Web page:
Peterborough’s Matthew Jones at a fitness session with TDHS Allied Health Assistant Tracey Heeps

Type 2 Diabetes a surprise wakeup call for Matt

Matthew Jones was oblivious to the fact something was very wrong with his health. Luckily his partner Kristy was determined to get to the bottom of it.

“She kept saying things like, ‘are you okay’, ‘you’re not quite right’, ‘you’re mumbling a lot’, ‘you’re not making much sense’ and ‘you’re off with the fairies again’,” Matt said

“I kept saying I was fine…a typical bloke’s response I suppose. I kept pushing back and thought I was okay, but my reality was way out.”

Matt, who lives in Peterborough, said he needed an unrelated script from his GP, Dianna Peneva-Arabadjiyska at the Timboon Clinic and Kristy went along with him.

“Kristy kind of blurted out everything she had been seeing me do and Dianna did a finger prick straight away and tested my blood,” he said.

“I remember she said ‘go over to the hospital right now and I’ll meet you over there’. The next thing I knew I was in hospital for a week.

“They did more detailed testing at the hospital and I can’t remember all the numbers but my sugar level was through the roof and my ketones were three or four times what they should have been.

“I had no idea. I thought I was okay and I don’t really feel any different now that I’m on top of it, but Kristy says I’m 100 per cent better. She sees the signs much more than me.”

Matt, 46, said he began twice daily insulin injections while in hospital and continued injecting himself at home for a period of time before moving to tablets.

“My diet has never been really poor. Kristy is a chef…but I used to drink too much soft drink which is probably where a lot of this stemmed from,” Matt said.

“Since I was diagnosed last year, I’ve started to look after my health much more and the people here at the health service have been great.

Matt said he worked with Tracey Heeps in the gym the most, but also dietitian Emily Boyle, diabetes educator Cheryl Poole, physiotherapist Sarah Rahles-Rahbula and social worker Hayley Weel.

Matt agreed to share his story to raise community awareness and help mark National Diabetes Week, from July 11-17.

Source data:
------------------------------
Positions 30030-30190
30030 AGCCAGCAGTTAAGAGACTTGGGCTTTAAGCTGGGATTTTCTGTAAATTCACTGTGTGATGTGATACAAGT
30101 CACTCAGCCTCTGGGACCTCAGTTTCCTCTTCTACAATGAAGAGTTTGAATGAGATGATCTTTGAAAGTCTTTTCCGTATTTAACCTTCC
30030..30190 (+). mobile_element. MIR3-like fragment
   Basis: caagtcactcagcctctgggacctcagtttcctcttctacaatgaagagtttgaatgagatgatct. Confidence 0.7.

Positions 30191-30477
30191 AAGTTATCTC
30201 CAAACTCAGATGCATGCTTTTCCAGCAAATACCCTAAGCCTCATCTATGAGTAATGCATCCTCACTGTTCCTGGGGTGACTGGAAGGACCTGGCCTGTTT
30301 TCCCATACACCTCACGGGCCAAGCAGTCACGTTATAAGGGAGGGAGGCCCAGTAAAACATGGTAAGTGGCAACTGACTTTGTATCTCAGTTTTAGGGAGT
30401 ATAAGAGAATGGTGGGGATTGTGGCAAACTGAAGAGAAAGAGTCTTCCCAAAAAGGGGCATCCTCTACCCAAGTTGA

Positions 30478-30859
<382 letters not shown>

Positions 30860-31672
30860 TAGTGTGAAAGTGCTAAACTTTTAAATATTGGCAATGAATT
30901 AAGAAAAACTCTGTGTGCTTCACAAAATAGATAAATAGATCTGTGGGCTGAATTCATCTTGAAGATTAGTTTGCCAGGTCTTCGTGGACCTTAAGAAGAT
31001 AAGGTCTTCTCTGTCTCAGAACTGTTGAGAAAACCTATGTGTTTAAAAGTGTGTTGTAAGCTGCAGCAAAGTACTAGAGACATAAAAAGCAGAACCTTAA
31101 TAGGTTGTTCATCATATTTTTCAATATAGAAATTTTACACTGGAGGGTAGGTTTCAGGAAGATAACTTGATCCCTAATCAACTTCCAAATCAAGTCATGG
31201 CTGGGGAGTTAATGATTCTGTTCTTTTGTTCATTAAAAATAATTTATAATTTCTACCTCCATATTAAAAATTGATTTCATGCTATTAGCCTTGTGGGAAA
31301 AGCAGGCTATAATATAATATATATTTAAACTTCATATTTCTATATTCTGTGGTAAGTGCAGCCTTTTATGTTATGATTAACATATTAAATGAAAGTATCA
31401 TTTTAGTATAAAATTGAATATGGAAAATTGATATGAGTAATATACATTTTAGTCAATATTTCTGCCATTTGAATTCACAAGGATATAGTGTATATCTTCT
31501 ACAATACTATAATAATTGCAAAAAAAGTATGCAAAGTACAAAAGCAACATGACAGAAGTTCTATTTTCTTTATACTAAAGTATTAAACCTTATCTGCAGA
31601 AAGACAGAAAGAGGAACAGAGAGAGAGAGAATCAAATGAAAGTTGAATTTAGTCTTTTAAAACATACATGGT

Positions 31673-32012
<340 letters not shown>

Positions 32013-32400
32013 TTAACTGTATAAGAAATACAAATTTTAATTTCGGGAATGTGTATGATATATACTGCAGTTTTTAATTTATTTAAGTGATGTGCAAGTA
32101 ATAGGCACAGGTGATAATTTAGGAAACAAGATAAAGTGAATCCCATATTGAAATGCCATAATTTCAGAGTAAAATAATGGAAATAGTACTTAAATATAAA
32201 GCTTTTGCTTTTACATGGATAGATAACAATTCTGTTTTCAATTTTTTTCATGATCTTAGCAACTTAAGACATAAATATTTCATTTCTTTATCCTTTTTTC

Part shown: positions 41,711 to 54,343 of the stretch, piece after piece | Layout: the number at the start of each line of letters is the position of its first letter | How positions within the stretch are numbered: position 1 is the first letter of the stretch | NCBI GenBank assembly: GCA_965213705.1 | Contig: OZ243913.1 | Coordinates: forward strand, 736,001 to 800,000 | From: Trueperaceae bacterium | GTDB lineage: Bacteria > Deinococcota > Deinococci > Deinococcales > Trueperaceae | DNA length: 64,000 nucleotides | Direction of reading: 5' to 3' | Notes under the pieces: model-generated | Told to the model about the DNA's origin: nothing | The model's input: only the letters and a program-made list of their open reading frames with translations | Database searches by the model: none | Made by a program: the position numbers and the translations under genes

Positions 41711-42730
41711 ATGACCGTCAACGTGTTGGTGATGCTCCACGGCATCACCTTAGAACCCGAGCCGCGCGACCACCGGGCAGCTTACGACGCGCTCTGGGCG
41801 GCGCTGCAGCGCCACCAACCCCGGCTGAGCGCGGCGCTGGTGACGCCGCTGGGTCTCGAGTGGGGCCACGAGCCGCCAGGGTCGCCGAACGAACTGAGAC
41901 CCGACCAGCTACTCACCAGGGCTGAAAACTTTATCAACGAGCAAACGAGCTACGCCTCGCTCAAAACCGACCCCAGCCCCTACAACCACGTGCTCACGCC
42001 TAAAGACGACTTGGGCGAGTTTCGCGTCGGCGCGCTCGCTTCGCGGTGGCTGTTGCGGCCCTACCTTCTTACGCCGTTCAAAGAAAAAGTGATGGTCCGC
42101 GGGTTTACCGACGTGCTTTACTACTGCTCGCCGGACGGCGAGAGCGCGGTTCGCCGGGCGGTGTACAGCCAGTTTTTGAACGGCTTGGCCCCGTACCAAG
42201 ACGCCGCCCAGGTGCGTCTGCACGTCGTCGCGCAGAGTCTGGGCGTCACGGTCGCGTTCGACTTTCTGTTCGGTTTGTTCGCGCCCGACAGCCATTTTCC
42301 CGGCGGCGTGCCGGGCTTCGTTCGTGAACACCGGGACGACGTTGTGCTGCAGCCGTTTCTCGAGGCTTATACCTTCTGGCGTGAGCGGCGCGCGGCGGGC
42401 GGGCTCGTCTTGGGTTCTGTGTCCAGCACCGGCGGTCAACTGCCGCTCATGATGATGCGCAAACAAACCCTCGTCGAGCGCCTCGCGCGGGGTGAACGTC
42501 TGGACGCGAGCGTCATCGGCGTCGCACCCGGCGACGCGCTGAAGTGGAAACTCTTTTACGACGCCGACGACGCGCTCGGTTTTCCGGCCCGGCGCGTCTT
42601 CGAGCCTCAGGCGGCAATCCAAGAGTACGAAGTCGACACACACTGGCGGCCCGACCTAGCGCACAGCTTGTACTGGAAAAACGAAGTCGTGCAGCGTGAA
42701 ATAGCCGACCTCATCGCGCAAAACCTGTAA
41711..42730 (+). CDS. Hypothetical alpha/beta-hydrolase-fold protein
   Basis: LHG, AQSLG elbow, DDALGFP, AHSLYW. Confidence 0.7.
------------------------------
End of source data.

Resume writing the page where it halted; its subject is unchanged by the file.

He said he was lucky and hadn’t experienced any stigma around his diabetes.

“I live life very carefree…nothing much gets to me. But I would say I haven’t experienced any judgement or seen any sign of a stigma since my diagnosis,” he said.

Unfortunately, according to Diabetes Australia, Matthew’s experience is quite uncommon.

Data suggests that more than four in five people with diabetes have experienced diabetes stigma and nearly 50 per cent have experienced mental health challenges in the last 12 months.

People experience diabetes stigma when they are blamed for having diabetes, judged when they eat, shamed for taking medication and jokes are made about them.

This National Diabetes Week, industry experts are urging community members to have a conversation about the real impact diabetes stigma can have on a person’s mental and emotional wellbeing.

Heads up on Diabetes

By TDHS Diabetes Coordinator Cheryl Poole

National Diabetes Week is celebrated from 11 – 17 July. This year diabetes Australia has chosen to focus on Diabetes and Mental Health. 

Living with diabetes is challenging. Navigating the healthcare system, daily self-care activities in addition to life’s everyday stressors can result in distress, anxiety and burnout.

The first step is to recognise if we, or someone around us is not coping and seek assistance.

In modern times we are exposed to lots of misinformation on social media adding to misconceptions and stigma for people living with diabetes.

It is important this week to clarify myths.  

  • Type 1 diabetes is a condition where cells in the pancreas that make insulin are destroyed, and the body is unable to make insulin. It cannot be prevented or cured and will require insulin.
  • Type 2 diabetes has many risk factors most of which cannot be changed including family genetics, age, ethnicity, other medical conditions including PCOS and medications. 50% of people diagnosed with Type 2 Diabetes may require Insulin at some stage. Type 2 diabetes is a progressive disease and there is no cure. People control their Type 2 diabetes through medication and lifestyle.

At TDHS we have a great multidisciplinary team that can support people living with diabetes along with their GP, family and support network.

Professionals can provide knowledge and opportunity to empower people to manage their diabetes whether it’s Diabetes Education, Nutrition Education, Social Work, Podiatry or Exercise Physiology.

Please don’t hesitate to discuss your Diabetes and Mental Health needs with our team.

As a Community we can support people living with by Diabetes by being kind and providing equal opportunities.

NDSS National Helpline 1800 637 700

Life Line 13 11 14

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